Referring to FIGS. 4-6, the coil housing 24 and coil 22 are disposed around the tunnel 36 to surround it along its length from the top and sides. The coil 22 is formed of bundled wire, such as Litz wire, known to those skilled in the art. The number of windings and the gauge of the wire are selected according to the sealing requirements of the application, as known in the art. The coil 22 is wound within the coil housing 24 around the tunnel 36 and windings are spaced apart by four sets of four spacers 42 adhered to the center panel 34 of the bottom cover 28 and extending upwardly into the housing 20 (see FIGS. 6, 7 a and 11).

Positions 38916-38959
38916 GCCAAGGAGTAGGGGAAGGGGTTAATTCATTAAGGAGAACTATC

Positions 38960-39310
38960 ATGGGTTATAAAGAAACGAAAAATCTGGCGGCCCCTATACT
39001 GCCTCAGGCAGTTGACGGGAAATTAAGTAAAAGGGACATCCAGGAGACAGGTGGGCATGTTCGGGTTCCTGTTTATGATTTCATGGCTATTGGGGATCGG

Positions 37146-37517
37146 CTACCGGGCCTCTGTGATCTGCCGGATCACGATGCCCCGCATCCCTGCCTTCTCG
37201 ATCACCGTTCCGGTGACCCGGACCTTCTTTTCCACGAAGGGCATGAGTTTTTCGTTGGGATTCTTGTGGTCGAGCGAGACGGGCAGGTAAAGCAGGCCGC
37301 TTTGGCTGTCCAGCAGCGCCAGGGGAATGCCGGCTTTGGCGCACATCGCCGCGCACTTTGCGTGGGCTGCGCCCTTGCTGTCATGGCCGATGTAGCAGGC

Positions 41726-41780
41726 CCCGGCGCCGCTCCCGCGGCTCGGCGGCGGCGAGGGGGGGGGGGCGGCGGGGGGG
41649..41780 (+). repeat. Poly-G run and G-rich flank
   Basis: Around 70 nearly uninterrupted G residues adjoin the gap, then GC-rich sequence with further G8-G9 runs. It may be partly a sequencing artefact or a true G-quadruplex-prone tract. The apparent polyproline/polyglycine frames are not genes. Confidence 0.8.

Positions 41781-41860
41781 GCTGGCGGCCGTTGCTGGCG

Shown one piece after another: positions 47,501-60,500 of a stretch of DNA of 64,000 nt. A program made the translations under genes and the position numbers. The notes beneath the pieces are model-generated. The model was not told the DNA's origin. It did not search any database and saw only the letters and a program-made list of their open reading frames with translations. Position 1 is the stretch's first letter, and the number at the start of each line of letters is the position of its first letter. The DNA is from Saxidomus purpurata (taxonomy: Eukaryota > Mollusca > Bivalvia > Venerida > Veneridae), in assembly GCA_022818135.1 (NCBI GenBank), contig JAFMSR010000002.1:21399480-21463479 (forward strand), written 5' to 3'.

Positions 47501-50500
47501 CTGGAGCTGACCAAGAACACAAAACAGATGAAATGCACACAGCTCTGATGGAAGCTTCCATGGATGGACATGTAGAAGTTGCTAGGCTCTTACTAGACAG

Referring still to FIGS. 4-6 as well as FIGS. 7-11, the coil housing 24 is comprised of a number of rectangular blocks made of a ferromagnetic compound having ferric oxide, so that, rather than radiating omni-directionally, the electromagnetic field produced by the coil 22 is directed downward to a sealing region 44 within and/or below the tunnel 36. In the embodiment shown in the figures, the blocks are arranged in ten inverted U-shaped segments 45 having four blocks 46 each, two aligned end to end in the front-back direction of the sealing head 12 and two bookends extending vertically. Each segment 45 is spaced apart in the side to side direction of the sealing head 12, approximately the width of a block. Two rows of four blocks 47 are disposed on each side of the tunnel 36 spaced laterally between the coil 22 in the side to side direction. Two rows of seven blocks 48 are disposed end to end with their bottom faces against the front 30 and back 32 panels of the bottom cover 28 on each side of the tunnel 36 beneath the two rows of four blocks 47. These seven blocks 48 are not spaced in the side to side direction so as to provide a rigid corner along much of the tunnel 36. Finally, a row of five blocks 49 are disposed end to end on their side edges along the center of the center panel 34 extending in the side to side direction of the sealing head 12 between the coil 22.